The Democrat House has now passed H.R. 1 which is a highly-partisan election bill that (if passed by the Senate) would institutionalize what the Democrats sought to do with litigation and arbitrary orders by state and local election officials during the 2020 election. H.R. 1 is the antithesis of the bipartisan Carter-Barker Commission’s recommendations. H.R. 1 would, among its other evils, eliminate voter ID, prevent the states from removing dead and fraudulent names from the voter registration rolls, require mail-in voting and allow ballot harvesting. These and the other provisions of H.R. 1 promote election fraud, would allow future elections to be rigged and destroy any basis for Americans’ confidence in the outcome of our elections. The constitutional infirmities of H.R. 1 are legion, and it will hopefully not pass the Senate.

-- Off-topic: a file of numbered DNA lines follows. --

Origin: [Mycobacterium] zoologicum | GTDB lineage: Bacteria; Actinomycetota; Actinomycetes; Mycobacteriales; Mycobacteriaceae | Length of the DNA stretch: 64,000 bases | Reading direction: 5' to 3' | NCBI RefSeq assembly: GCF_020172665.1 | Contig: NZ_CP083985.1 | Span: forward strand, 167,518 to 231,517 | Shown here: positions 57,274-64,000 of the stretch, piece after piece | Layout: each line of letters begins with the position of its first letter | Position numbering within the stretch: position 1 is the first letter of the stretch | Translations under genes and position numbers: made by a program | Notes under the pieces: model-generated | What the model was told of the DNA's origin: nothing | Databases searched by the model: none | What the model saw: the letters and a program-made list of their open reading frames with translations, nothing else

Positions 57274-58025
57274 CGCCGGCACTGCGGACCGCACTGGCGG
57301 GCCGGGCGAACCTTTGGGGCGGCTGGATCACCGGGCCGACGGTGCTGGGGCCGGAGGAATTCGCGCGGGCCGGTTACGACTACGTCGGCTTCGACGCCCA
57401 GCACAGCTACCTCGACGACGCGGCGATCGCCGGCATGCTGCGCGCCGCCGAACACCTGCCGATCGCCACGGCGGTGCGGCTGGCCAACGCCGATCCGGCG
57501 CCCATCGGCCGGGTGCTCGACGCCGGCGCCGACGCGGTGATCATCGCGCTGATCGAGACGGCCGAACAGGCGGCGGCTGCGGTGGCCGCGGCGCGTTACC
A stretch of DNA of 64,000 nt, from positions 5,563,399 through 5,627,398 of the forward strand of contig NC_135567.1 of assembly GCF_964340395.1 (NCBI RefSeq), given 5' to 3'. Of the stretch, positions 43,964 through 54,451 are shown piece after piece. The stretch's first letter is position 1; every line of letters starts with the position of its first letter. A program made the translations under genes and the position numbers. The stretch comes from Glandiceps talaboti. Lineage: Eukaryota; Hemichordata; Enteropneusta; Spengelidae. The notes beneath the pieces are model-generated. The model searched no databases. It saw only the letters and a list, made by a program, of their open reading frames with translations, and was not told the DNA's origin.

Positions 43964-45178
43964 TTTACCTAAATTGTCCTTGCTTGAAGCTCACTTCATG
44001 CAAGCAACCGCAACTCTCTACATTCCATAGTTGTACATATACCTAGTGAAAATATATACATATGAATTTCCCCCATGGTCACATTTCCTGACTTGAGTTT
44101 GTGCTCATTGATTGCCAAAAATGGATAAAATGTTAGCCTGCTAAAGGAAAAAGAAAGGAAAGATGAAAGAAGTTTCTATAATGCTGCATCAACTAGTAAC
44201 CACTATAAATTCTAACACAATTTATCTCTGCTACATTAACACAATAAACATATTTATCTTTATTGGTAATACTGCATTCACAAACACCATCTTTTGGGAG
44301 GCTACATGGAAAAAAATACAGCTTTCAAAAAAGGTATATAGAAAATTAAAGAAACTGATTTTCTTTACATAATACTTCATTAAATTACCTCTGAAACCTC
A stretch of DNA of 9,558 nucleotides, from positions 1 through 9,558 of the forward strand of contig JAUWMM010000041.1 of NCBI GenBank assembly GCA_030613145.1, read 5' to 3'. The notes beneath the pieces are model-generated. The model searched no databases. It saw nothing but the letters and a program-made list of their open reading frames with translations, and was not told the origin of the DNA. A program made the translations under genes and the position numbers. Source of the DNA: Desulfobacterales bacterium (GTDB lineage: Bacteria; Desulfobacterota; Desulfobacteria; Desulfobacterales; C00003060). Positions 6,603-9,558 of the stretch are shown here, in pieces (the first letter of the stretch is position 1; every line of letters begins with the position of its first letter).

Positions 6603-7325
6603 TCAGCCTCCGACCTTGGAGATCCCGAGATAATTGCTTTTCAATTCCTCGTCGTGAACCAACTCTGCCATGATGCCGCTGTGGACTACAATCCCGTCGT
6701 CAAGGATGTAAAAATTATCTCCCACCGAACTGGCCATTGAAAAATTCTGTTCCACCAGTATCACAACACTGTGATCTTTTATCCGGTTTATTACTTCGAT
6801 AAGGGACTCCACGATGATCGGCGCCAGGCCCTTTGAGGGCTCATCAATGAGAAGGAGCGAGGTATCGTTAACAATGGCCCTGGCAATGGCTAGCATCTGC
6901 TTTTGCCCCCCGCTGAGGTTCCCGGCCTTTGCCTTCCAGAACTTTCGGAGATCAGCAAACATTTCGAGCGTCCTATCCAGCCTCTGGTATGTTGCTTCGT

Every American, of whatever political party, should be vigilant to preserve and protect the integrity of our elections. If elections can be rigged, stolen and manipulated, then we will have lost our nation and it will be very difficult, or impossible, to regain.
1 Thor Hearne is the eldest son of Donna Hearne. Thor was President George W. Bush’s national election counsel in 2004, served as legal counsel to Secretary of State Baker on the Carter-Baker Commission, represented the leadership of the House and Senate in the Supreme Court in Crawford, successfully represented the Commonwealth of Virginia defending the state’s voter ID law in Lee v. Virginia and represented President Donald J. Trump and Michigan voters in election litigation during the 2020 presidential election.
2 “Building Confidence in U.S. Elections,” Center for Democracy and Election Manage-ment, September 2005, https://www.foxnews.com/projects/pdf/election_reform_report.pdf, accessed March 14, 2021.